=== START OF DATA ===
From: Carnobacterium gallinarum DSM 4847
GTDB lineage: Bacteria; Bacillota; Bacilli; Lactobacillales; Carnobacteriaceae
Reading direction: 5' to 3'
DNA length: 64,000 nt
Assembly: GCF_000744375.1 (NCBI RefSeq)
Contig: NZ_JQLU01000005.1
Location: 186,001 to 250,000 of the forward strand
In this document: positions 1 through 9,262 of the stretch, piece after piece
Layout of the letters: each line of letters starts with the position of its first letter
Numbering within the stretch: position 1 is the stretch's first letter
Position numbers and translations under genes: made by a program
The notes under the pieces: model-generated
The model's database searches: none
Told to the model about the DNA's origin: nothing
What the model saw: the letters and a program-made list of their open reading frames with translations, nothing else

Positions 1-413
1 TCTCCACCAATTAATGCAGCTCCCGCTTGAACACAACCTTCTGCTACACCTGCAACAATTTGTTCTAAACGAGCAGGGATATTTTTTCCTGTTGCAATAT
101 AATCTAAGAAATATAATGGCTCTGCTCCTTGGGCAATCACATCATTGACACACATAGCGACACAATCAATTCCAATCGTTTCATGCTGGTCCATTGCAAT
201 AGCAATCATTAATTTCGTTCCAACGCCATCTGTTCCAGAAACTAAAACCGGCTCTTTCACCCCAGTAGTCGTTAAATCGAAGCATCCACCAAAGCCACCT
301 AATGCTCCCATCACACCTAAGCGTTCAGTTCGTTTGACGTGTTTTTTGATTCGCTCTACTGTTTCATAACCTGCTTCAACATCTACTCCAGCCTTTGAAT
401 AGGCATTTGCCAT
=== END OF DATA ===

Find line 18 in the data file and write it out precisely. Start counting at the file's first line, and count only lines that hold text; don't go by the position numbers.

101 AATCTAAGAAATATAATGGCTCTGCTCCTTGGGCAATCACATCATTGACACACATAGCGACACAATCAATTCCAATCGTTTCATGCTGGTCCATTGCAAT